The first time I heard the sound of a piano whisper was when my son was six months old and he fell asleep on it in a rocking chair. Years later, I was completely impressed by the chamber band chamber ensemble sound it gave to a short piece of western music.
When he died of a sudden heart attack six years ago at age 29, he touched a huge swath of our family and the musical world we share.
In the wake of his death, an annual Walker Legacy Festival and a performance last weekend of his songs by the newly formed ARC Ensemble marks another profound legacy for Harry Walker, a technology entrepreneur who founded Walker.tv in 2004, and devotes much of his time to the restoration of music.
Not only did Walker hand over Walker.tv to his close friend, Scott Kahan, to run until he retired to his farm, but the site continues to live on as a public service as Kahan works to bring music from other composers—out of the musical muck and to the ears of audiences who are introduced to and inspired by a new insight into our shared musical heritage.
The festival director is Jesse Gamber. Noted entertainer and educator David Alan Miller, a long-time Walker fan and mentor, sits on the ARC board.
Cannonball Adderley writes “We begin with the pearl of Jordan’s cradle, the Gedrum Libri… this pearl is a sine qua non to all other jewelry and must be preserved.”
Along with other leading voices in the classical music world, and many who have just turned 60, Gamber was moved by a recent piece by Vince Guaraldi, famous for his work on television’s “Linus and Lucy” and later for “Peanuts.”
It was a song Guaraldi composed to celebrate the release of the film “A Charlie Brown Christmas” and became an almost instant classic, said to be reminiscent of the original song written for Guaraldi’s 1965 jazz classic, “Linus and Lucy.”
The 2017 Walker Legacy Festival featured members of the ARC Ensemble playing and listening to various Guaraldi compositions live. Guaraldi also served as music director, monitoring the performances and congratulating the musicians for a job well done.
Last weekend, the ARC Ensemble performed “Chandos,” a short piece of music written to warmly welcome visitors to Greece and, according to Guaraldi, “permanently tinta! [stir up] the sickly sun in the hotel room while the dishes are cleaned off the night table.”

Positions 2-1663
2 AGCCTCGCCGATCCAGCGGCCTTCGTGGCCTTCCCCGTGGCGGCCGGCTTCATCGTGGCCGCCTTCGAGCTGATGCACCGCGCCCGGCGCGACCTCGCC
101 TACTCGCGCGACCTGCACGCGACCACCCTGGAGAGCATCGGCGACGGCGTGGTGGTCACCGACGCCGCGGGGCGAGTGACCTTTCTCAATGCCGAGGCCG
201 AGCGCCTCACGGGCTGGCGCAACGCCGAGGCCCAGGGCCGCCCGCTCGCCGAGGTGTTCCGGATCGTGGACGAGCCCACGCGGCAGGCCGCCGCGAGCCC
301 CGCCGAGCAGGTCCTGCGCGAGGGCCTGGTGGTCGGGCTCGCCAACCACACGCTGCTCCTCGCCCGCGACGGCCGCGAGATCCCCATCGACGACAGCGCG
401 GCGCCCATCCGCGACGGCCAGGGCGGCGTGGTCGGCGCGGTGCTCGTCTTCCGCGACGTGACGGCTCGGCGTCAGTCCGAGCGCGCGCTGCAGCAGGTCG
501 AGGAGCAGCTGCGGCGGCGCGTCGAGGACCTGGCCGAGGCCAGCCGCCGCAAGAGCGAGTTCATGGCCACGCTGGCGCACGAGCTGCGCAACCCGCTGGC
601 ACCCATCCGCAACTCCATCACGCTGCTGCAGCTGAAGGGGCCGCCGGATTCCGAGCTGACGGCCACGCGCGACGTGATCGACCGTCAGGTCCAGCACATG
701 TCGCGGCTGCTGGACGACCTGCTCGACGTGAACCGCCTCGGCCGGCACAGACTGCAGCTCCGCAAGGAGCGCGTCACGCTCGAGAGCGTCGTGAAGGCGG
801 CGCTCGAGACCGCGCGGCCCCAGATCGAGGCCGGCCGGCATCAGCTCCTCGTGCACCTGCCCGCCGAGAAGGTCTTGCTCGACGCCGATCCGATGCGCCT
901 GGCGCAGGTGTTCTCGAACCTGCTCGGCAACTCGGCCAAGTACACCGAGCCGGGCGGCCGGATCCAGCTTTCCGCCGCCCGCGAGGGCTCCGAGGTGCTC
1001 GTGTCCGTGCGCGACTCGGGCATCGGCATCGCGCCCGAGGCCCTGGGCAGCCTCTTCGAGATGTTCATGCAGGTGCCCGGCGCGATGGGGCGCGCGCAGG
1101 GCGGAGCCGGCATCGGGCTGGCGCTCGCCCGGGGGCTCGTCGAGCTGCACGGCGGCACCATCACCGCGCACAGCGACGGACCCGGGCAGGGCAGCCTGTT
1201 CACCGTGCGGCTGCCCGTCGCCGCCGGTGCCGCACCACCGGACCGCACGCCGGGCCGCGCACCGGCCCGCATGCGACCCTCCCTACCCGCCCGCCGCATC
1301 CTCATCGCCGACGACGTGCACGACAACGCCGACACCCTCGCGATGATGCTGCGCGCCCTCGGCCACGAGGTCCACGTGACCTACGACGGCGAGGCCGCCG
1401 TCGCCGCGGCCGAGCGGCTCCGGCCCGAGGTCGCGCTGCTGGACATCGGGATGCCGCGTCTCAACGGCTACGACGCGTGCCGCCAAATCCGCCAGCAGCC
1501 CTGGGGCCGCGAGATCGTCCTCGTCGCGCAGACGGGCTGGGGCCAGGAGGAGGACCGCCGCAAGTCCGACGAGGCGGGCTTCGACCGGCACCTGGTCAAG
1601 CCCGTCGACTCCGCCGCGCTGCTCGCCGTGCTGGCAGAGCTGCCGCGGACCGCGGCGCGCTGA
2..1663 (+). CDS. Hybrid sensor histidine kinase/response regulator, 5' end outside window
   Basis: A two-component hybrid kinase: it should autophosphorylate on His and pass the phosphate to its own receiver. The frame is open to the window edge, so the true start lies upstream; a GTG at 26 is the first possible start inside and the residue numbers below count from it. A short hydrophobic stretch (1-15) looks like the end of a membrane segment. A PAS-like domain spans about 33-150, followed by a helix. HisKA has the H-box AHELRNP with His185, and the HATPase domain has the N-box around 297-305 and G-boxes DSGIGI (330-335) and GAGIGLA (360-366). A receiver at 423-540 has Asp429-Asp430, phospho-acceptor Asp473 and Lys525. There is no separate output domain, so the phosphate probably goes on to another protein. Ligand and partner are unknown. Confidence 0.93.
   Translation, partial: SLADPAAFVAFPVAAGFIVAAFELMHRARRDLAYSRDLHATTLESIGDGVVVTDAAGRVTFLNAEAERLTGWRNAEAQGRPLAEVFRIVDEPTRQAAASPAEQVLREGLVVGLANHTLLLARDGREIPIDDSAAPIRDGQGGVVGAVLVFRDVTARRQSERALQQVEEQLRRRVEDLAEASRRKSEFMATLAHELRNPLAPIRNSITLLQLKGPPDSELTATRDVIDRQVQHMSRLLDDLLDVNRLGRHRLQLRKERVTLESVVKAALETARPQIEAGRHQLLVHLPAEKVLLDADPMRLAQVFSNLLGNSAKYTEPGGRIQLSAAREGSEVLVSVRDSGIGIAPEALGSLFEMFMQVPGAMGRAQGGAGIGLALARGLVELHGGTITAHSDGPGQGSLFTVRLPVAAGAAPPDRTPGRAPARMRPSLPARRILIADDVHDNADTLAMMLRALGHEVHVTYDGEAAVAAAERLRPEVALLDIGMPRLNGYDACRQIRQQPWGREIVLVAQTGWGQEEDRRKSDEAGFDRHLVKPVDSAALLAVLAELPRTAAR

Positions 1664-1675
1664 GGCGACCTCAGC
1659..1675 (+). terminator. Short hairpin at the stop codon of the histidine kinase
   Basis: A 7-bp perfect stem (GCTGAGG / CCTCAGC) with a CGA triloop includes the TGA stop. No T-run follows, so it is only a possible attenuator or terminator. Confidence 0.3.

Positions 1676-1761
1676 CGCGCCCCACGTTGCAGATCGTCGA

Coming from Washington State, Guaraldi came to New York City in 1961 to study at Juilliard, where he met the late composer, Leonard Bernstein. When he returned to Western Washington after a short stint in the army, he formed an integrated jazz combo, The Transylvanian Nine (T9) with some of his fellow Juilliard students and quickly became involved in the jazz, jazz combos and New York City jazz scene.
He moved on to become the assistant organist for the New York Philharmonic Orchestra and made his New York debut performing with the orchestra at Carnegie Hall on November 7, 1960. His solos were a highlight of his T9 performance.
However, playing in a jazz trio with Rudresh Mahanthappa and Rickey Medlocke, who were also performing on the piece called “Chandos,” he was sidetracked by the “Glyphonic” sound in the setting and they eventually recorded their own arrangement, sans Guaraldi.
Soon enough though, Guaraldi would rejoin the T9 and together they recorded for Columbia Records with Ricky Riccobono and the saxophonist Morton Feldman on trumpet, Kirk Whalum on guitar, and Tony DeShon on bass.
Riccobono worked in engineering at the University of Washington for many years and became an even more accomplished jazz pianist as a result of his two decades of relationship with Harry. Before the end of 2011, as most members of the T9 were preparing to retire, the piece called “Chandos” received the Commission of the Year award from the Peabody Conservatory in Baltimore and was nominated for a Grammy.
The Philadelphia Inquirer celebrated the T9’s 50th anniversary with an interview with the composers